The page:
Monday, June 02, 2008
Drudge trumpeting Barack Obama.....Sweet Jesus
Drudge Report keeps campaigns guessing
May 19 was a fairly typical day in the recent life of the Drudge Report.
There was a breathtaking picture of Sen. Barack Obama’s rally in Portland, Ore., framed by the words “AS FAR AS CAMERA'S EYE CAN SEE … THE OBAMA MASS.”
And there was thinly veiled mockery of two other candidates: “Clinton Sits Through Sermon About Adultery,” was one headline. “State GOP chair: McCain ‘kind of like Jesus,’” was another, closely followed by “McCain’s national finance co-chair exits over lobbyist ties …”
The day, and the weeks before and since, capture what may be the most striking new feature of the 2008 media landscape. Matt Drudge has upended the conventional wisdom that he and his powerful online vehicle are stalwarts of the conservative message machine.
After skewering Al Gore and lampooning John Kerry, he’s emerged as an unreliable ally for the GOP, while trumpeting Obama’s victories and shrugging at his scandals.
“It’s clear to us that Barack Obama has won the Drudge Primary, and it's one of the most important primaries in this process,” conceded a senior aide to Hillary Rodham Clinton, who also acknowledged that Drudge’s treatment of Obama could make the Illinois senator more electable in November.
Now, as Obama and Sen. John McCain look toward the fall, Drudge has emerged unexpectedly as more of a threat to the Republican than to the Democrat. This, combined with the rise of left-leaning sites such as TalkingPointsMemo.com and HuffingtonPost.com — both of which have proved effective in promoting and amplifying a Democratic message — reflects a major shift from the last two presidential elections, a matter of open alarm to Republican strategists and surprised satisfaction to Democrats.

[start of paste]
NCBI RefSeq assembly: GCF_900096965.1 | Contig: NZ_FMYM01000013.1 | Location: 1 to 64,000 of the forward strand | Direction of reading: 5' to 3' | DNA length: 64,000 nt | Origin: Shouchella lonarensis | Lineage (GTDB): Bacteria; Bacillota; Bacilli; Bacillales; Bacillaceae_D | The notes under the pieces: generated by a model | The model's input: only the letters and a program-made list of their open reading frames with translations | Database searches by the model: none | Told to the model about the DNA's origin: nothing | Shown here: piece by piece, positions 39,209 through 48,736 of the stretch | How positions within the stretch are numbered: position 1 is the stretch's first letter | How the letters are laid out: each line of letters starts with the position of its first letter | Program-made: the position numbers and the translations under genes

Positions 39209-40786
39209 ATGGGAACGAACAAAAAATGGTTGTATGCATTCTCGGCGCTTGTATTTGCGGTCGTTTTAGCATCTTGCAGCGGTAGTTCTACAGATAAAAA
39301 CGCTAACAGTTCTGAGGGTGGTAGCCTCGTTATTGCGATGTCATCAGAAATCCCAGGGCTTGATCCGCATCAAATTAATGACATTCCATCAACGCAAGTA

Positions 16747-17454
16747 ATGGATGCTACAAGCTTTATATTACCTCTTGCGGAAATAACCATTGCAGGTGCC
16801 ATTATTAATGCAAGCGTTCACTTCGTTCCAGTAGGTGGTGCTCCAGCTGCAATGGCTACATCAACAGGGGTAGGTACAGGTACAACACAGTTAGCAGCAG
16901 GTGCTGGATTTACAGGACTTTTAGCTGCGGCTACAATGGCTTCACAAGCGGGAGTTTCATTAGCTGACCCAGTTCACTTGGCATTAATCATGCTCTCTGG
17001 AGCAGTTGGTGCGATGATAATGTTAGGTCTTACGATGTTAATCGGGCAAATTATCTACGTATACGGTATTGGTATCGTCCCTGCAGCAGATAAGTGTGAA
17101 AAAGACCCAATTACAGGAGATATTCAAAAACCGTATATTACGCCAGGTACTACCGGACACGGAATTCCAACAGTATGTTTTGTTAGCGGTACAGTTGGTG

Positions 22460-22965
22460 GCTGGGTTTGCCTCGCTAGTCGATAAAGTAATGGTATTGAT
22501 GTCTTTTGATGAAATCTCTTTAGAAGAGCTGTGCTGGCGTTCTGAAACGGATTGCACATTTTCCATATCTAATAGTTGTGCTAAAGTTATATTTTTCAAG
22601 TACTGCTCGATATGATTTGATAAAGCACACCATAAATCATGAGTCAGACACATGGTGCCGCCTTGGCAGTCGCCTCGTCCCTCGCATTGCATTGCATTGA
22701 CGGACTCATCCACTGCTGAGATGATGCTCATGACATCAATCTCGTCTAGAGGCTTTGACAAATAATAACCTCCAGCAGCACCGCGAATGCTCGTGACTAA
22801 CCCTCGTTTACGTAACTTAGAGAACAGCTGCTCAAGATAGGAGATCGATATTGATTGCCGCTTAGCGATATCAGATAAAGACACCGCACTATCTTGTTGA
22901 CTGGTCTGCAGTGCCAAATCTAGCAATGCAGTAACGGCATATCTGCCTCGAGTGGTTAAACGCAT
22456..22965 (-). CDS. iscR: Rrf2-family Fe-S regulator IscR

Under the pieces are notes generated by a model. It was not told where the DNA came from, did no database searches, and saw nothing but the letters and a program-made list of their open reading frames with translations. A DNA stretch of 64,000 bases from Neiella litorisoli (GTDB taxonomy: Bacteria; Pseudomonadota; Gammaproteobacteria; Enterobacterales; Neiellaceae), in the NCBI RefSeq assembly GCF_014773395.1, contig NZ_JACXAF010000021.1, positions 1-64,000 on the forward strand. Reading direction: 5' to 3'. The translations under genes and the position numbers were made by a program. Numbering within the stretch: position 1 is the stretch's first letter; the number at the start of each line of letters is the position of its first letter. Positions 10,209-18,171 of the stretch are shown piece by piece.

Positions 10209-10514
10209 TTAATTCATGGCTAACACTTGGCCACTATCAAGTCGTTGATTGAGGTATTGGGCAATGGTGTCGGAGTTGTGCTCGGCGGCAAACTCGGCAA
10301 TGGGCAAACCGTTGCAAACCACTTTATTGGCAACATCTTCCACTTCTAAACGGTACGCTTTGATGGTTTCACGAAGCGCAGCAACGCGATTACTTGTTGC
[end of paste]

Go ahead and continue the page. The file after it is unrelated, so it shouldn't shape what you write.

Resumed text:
“The MSM is already sending love letters to Obama,” said a GOP operative who worked for the Bush-Cheney reelection. “That’s something that has traditionally been countered on the Republican side with talk radio, blogs to a lesser degree but especially Drudge. If those tools are not part of the Republican vehicle for message delivery, that’s crippling.”
The Drudge Report is no ordinary compendium of news stories. It is a heavily trafficked gateway to all corners of the Internet, a portal composed of links largely to breaking news from traditional media like The New York Times (as well as newer entrants like Politico). Most of the content is without any obvious ideological attachment. But operatives of both parties have long believed that his choice of links — along with occasional posts of Drudge's own reporting — have reflected a rightward tilt, and they assumed a preference for Republican candidates.
Drudge himself is reviled by many on the left, but his news instincts are undeniable — and he has an uncanny ability to drive the national conversation with what he chooses to highlight on his site.
Now, while his links tend to stress the energy and scale of the Obama phenomenon, he has emphasized a particularly damaging aspect of McCain’s candidacy: his age.
Age and health are common features on the Drudge Report — everything from Hillary Clinton’s coughing (“Health Scare!”) to people with obscure diseases gets a headline — and McCain has fallen victim to this obsession. In April of last year, Drudge featured an image of a dark spot on the head of the Republican candidate, who had previously been treated for skin cancer, spurring a round of media inquiries and speculation on a possible recurrence.
The campaign later said McCain had hit his head on a plane.